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Tab/Chord Help

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(@anonymous)
Illustrious Member
Joined: 17 years ago
Posts: 8184
Topic starter  

I finally found a song I want to learn that can be played by strumming chords. The chords are: C#, G/D#, F, G# and D#. The voicings I found were:

C# G/D# F G D#
F|-----------0-----------------------------|
A|-----------2---------------3-------------|
D|----0------2--------4------3-------------|
C|----1------3--------5--------------------|
G|----1---------------------------------0--|
C|----1---------------------------------3--|

Are those right? And can full open chords be played on just 2 strings?


   
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(@noteboat)
Illustrious Member
Joined: 21 years ago
Posts: 4921
 

No, a full chord requires at least three different notes (different as in note names - duplicated notes don't count)

Since you're working with an altered tuning, the first step is to figure out the notes you need for each chord:

C# = C#-E#(same tone as F - they're called 'enharmonic' notes)-G#
G#/D# = G#-B# (same as C) - D#, and a D# needs to be the bass note
F=F-A-C
G# = G#-B#-D#... the only difference between this and G#/D# is that any note can be the lowest one if it's just written as a G# chord
D# - D#-Fx-A#. The 'x' means double sharp - these chords would usually be written using flats to avoid this (the chords would then be Db, Ab/Eb, F, Ab, and Eb... the sounds would be the same, but it's easier to think of a note as G instead of Fx)

So now you need to plot those out on your fingerboard:


C# G/D# F G# D#
F|----0------3--------0------3----------2--|
A|----5------3--------0------3----------1--|
D|----3------1--------3------1----------1--|
C|----1------3-------0/5-----3----------3--|
G|----1------1--------2------1----------0--|
C|----1------3--------5------3----------3--|

Finally, you figure out which voices you need to form the chords, and get rid of any duplicates that get in the way of an easy fingering - here's one possible set:


C# G/D# F G# D#
F|----0------3--------0------3----------2--|
A|----5------3--------0------3----------1--|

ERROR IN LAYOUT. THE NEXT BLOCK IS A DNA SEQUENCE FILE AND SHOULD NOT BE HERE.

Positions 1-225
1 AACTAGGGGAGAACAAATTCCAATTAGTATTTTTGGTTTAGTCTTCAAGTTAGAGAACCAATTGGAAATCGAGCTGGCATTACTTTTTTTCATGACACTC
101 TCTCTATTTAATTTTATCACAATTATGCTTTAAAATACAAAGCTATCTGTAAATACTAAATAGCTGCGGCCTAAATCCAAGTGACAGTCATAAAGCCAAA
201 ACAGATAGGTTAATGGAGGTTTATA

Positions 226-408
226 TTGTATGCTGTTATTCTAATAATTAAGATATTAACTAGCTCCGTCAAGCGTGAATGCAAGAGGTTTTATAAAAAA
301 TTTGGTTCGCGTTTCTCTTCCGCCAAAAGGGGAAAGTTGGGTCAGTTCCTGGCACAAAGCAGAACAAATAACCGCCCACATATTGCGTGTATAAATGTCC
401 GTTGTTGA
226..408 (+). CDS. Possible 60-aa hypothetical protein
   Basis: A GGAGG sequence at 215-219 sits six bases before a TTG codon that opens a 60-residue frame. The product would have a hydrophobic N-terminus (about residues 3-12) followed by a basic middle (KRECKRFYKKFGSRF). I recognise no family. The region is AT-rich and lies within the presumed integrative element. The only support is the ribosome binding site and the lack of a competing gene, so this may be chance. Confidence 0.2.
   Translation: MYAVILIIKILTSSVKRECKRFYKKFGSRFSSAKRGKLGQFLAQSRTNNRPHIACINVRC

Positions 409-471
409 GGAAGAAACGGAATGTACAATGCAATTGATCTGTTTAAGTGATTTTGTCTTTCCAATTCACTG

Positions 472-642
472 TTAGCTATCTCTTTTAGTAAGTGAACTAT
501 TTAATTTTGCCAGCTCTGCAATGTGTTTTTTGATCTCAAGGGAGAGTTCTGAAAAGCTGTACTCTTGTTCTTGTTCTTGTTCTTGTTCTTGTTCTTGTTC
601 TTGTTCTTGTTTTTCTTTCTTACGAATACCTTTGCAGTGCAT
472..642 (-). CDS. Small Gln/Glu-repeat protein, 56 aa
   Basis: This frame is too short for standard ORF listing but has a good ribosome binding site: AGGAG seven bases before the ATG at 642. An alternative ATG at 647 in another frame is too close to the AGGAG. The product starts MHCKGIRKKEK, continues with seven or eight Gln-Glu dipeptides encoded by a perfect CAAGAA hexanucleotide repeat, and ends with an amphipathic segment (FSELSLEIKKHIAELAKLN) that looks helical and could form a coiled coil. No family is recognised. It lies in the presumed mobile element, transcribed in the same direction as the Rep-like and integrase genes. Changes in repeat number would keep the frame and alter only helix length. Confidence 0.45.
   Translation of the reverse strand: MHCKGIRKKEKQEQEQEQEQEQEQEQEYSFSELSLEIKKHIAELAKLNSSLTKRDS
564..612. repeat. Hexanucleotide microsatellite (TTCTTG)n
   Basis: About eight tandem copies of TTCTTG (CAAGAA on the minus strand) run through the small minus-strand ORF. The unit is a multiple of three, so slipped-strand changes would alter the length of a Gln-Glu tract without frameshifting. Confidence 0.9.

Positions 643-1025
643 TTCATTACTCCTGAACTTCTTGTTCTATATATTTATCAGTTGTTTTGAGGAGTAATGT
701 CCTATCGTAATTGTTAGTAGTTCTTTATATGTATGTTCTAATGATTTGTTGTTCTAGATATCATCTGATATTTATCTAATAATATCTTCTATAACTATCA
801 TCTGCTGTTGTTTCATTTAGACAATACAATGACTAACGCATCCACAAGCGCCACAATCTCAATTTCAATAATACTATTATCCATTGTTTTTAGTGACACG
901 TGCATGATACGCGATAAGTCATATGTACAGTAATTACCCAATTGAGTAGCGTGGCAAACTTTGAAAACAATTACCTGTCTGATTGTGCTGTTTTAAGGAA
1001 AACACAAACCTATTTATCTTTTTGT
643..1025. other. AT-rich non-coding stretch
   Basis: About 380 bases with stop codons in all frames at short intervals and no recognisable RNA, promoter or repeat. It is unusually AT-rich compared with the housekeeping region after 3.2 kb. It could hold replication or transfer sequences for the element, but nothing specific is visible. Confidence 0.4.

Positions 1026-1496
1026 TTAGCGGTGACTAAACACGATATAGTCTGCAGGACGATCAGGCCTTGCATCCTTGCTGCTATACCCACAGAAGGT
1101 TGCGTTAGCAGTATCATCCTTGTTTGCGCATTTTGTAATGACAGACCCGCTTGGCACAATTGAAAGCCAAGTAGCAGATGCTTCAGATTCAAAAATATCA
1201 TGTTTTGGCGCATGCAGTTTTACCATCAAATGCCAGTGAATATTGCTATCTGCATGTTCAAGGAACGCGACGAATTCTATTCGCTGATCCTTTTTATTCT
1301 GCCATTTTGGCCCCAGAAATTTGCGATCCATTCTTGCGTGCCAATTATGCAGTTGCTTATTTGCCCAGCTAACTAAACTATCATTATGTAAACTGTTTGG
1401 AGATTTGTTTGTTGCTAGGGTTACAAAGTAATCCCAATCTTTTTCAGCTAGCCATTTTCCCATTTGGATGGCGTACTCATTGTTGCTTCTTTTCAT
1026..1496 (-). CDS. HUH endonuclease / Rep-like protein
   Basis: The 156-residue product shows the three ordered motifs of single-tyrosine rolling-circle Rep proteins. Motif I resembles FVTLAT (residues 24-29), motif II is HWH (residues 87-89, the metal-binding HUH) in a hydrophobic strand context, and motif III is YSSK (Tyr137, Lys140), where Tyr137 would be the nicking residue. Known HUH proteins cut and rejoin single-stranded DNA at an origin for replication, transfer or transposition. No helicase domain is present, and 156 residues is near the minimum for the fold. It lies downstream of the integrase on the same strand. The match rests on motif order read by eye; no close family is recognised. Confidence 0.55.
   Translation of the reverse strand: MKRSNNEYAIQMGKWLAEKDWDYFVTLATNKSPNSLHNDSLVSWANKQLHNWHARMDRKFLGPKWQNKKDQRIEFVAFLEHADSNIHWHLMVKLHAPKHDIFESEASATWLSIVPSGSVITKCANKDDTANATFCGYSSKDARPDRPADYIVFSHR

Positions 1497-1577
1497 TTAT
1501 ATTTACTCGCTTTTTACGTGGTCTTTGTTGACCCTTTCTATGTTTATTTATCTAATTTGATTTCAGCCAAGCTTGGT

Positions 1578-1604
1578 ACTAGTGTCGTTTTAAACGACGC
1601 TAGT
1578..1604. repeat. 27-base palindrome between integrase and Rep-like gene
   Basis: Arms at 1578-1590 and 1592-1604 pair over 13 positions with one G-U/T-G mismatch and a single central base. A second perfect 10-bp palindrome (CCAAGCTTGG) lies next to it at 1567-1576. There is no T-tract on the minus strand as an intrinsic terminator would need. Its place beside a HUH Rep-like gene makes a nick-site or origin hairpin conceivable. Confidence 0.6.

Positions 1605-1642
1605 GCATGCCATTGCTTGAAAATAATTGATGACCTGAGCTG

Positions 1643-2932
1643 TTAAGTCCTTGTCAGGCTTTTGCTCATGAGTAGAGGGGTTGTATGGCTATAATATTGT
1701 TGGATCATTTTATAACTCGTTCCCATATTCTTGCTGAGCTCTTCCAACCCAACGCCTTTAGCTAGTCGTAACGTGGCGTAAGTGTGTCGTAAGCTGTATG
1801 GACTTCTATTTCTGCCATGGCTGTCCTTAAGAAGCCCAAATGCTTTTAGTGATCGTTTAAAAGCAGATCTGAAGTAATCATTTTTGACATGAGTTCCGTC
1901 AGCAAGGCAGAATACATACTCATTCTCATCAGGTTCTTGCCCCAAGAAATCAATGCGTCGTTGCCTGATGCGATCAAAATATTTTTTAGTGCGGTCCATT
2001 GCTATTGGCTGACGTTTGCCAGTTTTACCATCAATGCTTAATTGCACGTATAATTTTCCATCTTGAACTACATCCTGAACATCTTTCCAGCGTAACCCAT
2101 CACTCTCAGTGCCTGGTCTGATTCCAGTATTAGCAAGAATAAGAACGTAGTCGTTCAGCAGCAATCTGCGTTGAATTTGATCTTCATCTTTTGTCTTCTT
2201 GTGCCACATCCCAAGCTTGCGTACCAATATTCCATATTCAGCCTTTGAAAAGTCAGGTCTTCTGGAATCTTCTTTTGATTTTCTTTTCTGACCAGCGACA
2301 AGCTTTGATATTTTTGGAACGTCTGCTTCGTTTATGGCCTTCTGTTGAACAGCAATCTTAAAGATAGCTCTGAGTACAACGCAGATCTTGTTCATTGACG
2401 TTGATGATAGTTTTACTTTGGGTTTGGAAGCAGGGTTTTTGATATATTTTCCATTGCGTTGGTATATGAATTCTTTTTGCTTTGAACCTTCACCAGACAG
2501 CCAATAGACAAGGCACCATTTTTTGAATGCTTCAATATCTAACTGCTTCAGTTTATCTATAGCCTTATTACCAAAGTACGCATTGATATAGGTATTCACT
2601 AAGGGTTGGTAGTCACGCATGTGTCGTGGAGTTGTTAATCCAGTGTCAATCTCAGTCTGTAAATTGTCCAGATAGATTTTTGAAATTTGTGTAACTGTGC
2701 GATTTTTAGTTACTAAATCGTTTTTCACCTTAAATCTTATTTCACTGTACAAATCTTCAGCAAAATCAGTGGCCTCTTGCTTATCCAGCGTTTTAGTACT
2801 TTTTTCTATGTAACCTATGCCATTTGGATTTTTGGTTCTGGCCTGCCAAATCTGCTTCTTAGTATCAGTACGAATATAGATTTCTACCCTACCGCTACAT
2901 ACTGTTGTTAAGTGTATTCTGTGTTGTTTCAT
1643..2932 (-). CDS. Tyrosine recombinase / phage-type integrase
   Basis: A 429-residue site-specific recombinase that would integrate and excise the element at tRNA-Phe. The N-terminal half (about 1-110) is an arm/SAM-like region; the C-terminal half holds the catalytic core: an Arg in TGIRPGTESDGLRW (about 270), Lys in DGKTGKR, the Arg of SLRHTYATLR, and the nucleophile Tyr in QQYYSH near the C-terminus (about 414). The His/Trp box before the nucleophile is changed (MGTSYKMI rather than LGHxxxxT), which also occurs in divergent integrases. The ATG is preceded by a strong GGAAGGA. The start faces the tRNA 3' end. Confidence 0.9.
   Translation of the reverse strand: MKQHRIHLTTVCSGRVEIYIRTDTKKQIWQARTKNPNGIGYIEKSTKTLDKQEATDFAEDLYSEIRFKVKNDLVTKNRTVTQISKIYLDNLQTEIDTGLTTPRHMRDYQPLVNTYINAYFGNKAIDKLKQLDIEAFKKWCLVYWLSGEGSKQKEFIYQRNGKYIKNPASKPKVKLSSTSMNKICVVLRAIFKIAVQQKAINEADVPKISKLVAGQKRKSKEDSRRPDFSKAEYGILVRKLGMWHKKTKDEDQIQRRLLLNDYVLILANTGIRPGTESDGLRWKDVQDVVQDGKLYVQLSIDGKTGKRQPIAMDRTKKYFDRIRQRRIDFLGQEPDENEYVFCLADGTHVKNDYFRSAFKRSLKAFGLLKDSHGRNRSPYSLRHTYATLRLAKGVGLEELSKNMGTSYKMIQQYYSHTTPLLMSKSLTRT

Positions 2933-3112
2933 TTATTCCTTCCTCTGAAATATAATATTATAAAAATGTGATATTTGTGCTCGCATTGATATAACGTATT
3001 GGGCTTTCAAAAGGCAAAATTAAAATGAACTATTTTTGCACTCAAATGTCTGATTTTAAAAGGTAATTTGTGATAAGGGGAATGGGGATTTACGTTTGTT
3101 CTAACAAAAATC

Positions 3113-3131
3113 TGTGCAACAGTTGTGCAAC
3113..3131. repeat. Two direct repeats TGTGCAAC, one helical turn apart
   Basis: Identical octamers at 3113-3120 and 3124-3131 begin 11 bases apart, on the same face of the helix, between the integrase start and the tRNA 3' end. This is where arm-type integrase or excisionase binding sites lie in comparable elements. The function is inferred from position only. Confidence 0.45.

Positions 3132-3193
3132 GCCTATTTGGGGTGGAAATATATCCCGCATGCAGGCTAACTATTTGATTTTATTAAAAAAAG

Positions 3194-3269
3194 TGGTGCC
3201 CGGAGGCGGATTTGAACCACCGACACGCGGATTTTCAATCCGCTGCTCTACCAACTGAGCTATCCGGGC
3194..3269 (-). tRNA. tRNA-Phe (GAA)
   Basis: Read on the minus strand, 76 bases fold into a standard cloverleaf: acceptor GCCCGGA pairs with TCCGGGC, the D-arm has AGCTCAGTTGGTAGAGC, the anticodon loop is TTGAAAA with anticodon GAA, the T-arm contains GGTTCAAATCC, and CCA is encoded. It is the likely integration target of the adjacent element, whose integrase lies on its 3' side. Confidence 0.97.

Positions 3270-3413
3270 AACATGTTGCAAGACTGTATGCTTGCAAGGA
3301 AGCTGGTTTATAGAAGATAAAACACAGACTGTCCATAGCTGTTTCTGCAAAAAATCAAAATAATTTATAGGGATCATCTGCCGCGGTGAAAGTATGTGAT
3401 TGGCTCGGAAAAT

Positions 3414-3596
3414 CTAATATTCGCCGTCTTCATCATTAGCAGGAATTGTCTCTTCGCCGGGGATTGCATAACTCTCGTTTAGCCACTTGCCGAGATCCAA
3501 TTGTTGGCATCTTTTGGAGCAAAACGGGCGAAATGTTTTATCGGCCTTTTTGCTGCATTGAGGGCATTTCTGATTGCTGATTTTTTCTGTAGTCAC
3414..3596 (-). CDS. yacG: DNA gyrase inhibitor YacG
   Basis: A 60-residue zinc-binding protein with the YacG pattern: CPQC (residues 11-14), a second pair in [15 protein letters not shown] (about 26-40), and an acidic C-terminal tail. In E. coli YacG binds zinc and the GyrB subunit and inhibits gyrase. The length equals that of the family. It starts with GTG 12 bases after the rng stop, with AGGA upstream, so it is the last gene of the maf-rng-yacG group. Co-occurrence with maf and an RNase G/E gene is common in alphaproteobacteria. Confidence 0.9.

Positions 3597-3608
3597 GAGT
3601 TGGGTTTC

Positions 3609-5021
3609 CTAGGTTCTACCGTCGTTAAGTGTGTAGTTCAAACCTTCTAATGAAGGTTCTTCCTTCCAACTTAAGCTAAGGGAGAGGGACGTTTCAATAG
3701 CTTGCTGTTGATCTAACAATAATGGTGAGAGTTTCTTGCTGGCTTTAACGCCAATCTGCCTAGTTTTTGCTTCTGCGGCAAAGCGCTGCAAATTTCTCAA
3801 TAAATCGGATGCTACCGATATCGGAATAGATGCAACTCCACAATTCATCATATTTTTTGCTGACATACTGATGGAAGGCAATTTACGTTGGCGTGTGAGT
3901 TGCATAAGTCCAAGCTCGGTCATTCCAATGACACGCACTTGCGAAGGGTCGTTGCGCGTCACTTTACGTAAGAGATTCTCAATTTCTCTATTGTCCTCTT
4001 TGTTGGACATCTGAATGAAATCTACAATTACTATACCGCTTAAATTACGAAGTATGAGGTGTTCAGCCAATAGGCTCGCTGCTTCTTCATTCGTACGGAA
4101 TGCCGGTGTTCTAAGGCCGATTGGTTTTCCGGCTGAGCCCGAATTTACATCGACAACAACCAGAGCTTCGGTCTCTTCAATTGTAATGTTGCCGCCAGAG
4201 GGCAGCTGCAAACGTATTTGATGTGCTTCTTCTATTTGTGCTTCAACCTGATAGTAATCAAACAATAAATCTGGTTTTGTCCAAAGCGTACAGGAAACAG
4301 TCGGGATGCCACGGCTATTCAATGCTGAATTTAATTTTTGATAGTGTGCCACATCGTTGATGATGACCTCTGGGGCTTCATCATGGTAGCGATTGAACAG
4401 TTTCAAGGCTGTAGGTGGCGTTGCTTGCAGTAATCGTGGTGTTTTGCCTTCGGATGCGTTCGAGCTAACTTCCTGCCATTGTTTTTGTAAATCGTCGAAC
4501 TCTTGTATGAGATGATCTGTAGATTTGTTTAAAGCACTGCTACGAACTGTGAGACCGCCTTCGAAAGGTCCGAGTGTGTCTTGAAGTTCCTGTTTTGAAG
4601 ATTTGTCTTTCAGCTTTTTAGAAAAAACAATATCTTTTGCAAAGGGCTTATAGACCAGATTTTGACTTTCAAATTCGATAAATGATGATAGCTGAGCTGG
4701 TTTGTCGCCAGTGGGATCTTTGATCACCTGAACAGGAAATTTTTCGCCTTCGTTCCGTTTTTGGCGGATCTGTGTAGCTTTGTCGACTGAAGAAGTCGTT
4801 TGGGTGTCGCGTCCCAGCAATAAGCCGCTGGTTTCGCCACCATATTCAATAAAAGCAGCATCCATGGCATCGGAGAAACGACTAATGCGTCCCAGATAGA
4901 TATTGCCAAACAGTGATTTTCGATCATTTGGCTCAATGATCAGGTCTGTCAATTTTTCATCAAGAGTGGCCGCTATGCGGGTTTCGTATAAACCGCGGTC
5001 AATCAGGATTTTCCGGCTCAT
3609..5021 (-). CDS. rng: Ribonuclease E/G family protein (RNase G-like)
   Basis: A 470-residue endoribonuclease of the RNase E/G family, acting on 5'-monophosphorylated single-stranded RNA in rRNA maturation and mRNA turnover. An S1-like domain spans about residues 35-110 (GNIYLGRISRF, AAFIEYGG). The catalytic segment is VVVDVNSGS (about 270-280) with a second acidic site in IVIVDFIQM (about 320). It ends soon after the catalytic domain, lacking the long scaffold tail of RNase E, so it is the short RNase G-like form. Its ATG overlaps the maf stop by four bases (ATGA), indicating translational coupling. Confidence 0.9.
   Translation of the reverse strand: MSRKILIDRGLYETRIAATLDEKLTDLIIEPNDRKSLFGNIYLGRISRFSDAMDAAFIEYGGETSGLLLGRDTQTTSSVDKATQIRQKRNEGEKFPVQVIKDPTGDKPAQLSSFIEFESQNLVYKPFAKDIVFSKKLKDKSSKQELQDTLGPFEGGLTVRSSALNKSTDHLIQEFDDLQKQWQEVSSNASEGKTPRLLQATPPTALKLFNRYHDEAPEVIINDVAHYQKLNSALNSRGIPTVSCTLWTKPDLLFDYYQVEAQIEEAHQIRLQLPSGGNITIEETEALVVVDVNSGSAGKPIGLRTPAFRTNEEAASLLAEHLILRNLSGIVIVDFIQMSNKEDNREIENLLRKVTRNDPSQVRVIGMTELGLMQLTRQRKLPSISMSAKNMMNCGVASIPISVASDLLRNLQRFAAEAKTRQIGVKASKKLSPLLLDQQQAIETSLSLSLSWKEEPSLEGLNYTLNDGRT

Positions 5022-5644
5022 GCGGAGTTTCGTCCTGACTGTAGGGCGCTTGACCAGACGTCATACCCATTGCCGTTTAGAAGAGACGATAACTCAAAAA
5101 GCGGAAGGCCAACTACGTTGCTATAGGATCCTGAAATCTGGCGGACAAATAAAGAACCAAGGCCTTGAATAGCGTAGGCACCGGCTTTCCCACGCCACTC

D|----3------1--------3------1----------1--|
C|-----------------------------------------|
G|-----------------------------------------|
C|-----------------------------------------|

Guitar teacher offering lessons in Plainfield IL


   
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 cnev
(@cnev)
Famed Member
Joined: 21 years ago
Posts: 4459
 

Technically no, it's not a chord with less than three notes. But most of the time when you see something like that they are only playing part of the chord not the whole chord.

"It's all about stickin it to the man!"
It's a long way to the top if you want to rock n roll!


   
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(@anonymous)
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Joined: 17 years ago
Posts: 8184
Topic starter  

I'm sorry, I messed up writing the tab, the tuning should be for drop C.

C# G/D# F G D#
D|-----------0-----------------------------|
A|-----------2---------------3-------------|
F|----0------2--------4------3-------------|
C|----1------3--------5--------------------|
G|----1---------------------------------0--|
C|----1---------------------------------3--|

So could I just invert the fingering you have there? *is sorry once again*


   
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(@anonymous)
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Joined: 17 years ago
Posts: 8184
Topic starter  

G is wrong even for a partial chord.
G is G,B,D
You are playing G# and C
Edit: those notes are correct for a partial G# chord.


   
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(@noteboat)
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Joined: 21 years ago
Posts: 4921
 

Yes, just invert the first three strings.

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(@anonymous)
Illustrious Member
Joined: 17 years ago
Posts: 8184
Topic starter  

Alright. Thanks for the help everyone. I might try doing it both in full chords and partial chords. Though full chords look easier, they look like upside down power chords.

I'm still trying to get the strumming pattern but I have vocals, drums and a synthesizer to hear over.


   
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